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Leviton Home Solutions

HouzzJoanna Tovia, Houzz
Houzz is the leading platform for home remodeling and design, providing people with everything they need to improve their homes from start to finish.


Soaring ceilings with interesting architectural detail can hold allure for many people looking to buy or build a house. There’s no doubt that vaulted ceilings — also known as cathedral ceilings — can create a light and airy space and make a room look bigger than it really is, but know what you’re getting yourself into before falling head over heels in love. You can weigh the pros and cons here.

Rudolfsson Alliker Associates Architects, original photo on Houzz
Rudolfsson Alliker Associates Architects, original photo on Houzz

The positive: They let the sun shine in.

Sky-high ceilings can make way for plenty of glass. If a home faces south (north in Australia), this can be a wondrous thing. Warm in winter, cool in summer — a room like this is the place to be.

On the flip side: On cold and cloudy days, the vast spaces created by vaulted ceilings can be difficult to heat. Double glazing is the way to go to trap any natural winter warmth inside.

ZAK Architecture, original photo on Houzz
ZAK Architecture, original photo on Houzz

The positive: They make a room far more interesting.

Consider this gorgeous ceiling. The timber adds tonal warmth and unusual detail to this chic bedroom; it’s far more exotic than a plain white ceiling.

On the flip side: If you like your bedroom to feel as cozy as a cocoon, the light and airy vibe a vaulted ceiling creates may make it not the right choice for you.

Melocco and Moore Architects, original photo on Houzz
Melocco and Moore Architects, original photo on Houzz

The positive: They give hot air somewhere to go.

Planned well, vaulted ceilings can create an escape route for rising hot air. The louvers in this living room vastly improve the home’s airflow in summer, while allowing in plenty of natural light all year round.

On the flip side: High ceilings can make a home less energy efficient in the cooler months, with heat tending to sit uncomfortably out of reach. The best passive solar designs will bring in enough sun from the south (from the north, in Australia) to counter this, however.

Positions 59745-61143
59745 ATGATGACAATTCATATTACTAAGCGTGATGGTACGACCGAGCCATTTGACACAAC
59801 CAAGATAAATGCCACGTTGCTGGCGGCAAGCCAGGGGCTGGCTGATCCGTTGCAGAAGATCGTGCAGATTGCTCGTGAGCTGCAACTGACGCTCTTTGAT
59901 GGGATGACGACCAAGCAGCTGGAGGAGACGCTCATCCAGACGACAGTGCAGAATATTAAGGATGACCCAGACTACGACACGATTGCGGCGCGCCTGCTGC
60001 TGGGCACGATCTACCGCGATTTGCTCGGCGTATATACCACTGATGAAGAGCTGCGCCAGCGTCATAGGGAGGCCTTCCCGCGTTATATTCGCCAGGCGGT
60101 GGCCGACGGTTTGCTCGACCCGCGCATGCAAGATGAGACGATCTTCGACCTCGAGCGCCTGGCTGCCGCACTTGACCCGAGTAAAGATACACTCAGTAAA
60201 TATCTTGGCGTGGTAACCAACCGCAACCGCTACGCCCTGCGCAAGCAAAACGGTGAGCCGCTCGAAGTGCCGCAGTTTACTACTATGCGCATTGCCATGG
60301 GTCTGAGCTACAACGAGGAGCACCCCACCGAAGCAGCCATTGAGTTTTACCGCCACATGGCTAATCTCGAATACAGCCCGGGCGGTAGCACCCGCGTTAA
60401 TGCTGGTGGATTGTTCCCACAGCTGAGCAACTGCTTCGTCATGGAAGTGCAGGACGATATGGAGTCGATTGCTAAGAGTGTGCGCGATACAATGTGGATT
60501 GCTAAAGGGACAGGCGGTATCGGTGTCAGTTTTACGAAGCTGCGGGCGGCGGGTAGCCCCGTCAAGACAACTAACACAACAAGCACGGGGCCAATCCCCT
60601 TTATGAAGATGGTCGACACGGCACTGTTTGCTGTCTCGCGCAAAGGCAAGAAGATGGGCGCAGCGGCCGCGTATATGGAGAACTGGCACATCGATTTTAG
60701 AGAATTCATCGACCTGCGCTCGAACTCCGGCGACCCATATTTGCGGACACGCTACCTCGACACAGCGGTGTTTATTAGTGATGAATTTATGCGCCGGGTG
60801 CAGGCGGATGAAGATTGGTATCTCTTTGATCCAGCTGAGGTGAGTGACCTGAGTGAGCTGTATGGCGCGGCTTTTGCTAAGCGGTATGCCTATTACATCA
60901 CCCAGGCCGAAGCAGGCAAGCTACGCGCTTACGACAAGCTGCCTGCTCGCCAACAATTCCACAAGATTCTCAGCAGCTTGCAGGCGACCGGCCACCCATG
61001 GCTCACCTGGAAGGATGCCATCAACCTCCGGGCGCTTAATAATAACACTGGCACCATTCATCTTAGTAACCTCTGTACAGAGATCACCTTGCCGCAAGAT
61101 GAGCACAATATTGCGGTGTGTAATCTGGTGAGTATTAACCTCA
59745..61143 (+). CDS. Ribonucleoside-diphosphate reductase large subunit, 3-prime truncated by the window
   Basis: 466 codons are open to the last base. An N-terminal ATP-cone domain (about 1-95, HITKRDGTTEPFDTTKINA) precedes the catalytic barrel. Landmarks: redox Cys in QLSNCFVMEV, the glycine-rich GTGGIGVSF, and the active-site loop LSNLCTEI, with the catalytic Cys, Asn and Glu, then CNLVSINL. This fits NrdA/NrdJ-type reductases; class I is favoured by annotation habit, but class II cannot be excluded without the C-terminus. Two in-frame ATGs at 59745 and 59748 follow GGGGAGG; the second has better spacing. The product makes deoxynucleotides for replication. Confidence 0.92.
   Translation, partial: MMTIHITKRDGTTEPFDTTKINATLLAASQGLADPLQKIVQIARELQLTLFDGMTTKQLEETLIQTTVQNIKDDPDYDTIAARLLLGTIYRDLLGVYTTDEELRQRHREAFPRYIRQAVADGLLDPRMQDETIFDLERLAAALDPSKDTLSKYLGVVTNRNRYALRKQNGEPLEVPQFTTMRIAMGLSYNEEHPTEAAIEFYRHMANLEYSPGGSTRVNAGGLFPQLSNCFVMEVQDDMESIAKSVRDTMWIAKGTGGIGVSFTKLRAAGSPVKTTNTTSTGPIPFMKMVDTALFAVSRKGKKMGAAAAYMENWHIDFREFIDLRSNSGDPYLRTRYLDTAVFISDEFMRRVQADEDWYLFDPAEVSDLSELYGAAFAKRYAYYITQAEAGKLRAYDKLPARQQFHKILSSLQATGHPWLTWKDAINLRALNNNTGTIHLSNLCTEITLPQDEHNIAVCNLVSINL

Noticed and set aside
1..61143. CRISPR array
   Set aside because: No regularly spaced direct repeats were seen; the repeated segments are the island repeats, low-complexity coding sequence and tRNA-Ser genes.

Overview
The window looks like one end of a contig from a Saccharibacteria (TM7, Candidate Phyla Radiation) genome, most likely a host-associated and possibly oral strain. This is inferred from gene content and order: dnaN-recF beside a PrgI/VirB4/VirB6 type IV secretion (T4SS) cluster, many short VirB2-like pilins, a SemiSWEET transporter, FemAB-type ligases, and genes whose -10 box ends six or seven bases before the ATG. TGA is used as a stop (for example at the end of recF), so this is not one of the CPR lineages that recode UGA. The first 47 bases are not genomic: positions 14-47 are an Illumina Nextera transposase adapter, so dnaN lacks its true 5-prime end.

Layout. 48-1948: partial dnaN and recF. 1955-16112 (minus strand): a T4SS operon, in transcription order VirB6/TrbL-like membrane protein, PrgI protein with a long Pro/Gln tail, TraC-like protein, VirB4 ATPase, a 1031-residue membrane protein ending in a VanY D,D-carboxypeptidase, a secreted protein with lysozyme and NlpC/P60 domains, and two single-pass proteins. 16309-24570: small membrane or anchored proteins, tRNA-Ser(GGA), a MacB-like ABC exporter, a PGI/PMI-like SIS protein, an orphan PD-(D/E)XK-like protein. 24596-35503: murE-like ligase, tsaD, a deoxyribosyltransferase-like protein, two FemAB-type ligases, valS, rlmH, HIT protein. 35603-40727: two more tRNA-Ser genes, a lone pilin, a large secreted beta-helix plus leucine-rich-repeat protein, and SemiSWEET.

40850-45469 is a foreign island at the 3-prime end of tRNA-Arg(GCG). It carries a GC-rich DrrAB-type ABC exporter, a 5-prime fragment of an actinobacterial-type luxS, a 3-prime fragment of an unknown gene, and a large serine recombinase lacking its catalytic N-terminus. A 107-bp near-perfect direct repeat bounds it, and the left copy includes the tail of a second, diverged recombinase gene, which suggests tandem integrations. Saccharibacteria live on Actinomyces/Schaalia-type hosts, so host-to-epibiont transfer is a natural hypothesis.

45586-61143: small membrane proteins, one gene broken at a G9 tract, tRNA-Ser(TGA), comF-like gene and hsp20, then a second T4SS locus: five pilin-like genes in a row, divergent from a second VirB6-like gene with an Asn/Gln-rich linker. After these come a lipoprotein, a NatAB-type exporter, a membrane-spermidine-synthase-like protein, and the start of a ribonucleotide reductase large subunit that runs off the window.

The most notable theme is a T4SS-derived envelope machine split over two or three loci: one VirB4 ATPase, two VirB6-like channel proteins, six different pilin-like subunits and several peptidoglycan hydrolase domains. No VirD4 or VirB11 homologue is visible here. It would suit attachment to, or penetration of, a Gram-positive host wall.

The positive: They can give a home serious rustic appeal.

Natural timber, rough-hewn rafters, matching floors and window frames — all these factors can work together to add charm to any style of home. When there’s a fireplace added to the mix, it can be an unbeatable combination.

On the flip side: Dusting fans and changing lightbulbs are more challenging chores when vaulted ceilings come into play. A small thing, perhaps, but if teetering atop a towering ladder is not your idea of a good time — or you’d rather not risk a fall — factor this into your decision making.

Traditional Bedroom, original photo on Houzz
Traditional Bedroom, original photo on Houzz

The positive: They make the most of the roof space.

Why have an empty roof cavity when you can create a vastly more interesting ceiling for the room below?

On the flip side: Ceiling detail like this is commonly created at the time of building. If you like the idea of adding a vaulted ceiling to your existing home, employing the services of a structural engineer and an architect is a must. Insulation options will need to be carefully considered, too.

The positive: Exposed rafters can add real character.

Vaulted ceilings give you the chance to make rafters a showstopping feature. Whether painted or left in their natural state, rafters can take a room from drab to flat-out fab.

On the flip side: Soaring ceilings can make living spaces feel less warm and intimate. Strategies to visually lower the height of a ceiling will be necessary to avoid this — tall wall hangings or window treatments and low-hanging pendants are two such tricks of the trade.

Your Abode, original photo on Houzz
Your Abode, original photo on Houzz

The positive: They can give you room to move.

A small space like this could feel cramped without the help of a vaulted ceiling. The extra lift lets in the light and makes this kitchen feel much larger than it actually is.

On the flip side: Small spaces are not necessarily a bad thing. Go easy on clutter, and tighter quarters can be cottage cozy.

The positive: They’re a practical option for bathrooms.

If you live in a humid climate — or even if you don’t — a well-ventilated bathroom made possible by a vaulted ceiling could be a godsend. Mold is never a pretty sight, so the faster your bathroom can dry out after a steamy shower, the better.

On the flip side: If you have an effective exhaust fan and heated flooring, drying out a bathroom with a normal ceiling height postshower can be done in a flash.

ABRAMS, original photo on Houzz
ABRAMS, original photo on Houzz

The positive: They add a sense of grandeur.

Few things say grand like a vaulted ceiling, as this living room so admirably demonstrates. Such a ceiling is an invitation to go all-out when it comes to furnishings and accessories. A grand piano sits effortlessly in this magnificent space; whereas in others it might well dominate.

On the flip side: Less grand designs can be just as appealing as those on a larger scale, especially if they’re a better fit for your lifestyle and personality.

The positive: They’re a great backdrop for dramatic lighting.

Oversize pendant lighting can turn a room from forgettable to spectacular, and a vaulted ceiling makes it easy to suspend just about any design.

On the flip side: Big lighting may not be your thing, but without it vaulted ceilings can appear too high for comfort. Other height-reducing measures may be necessary to prevent the space from looking cavernous.


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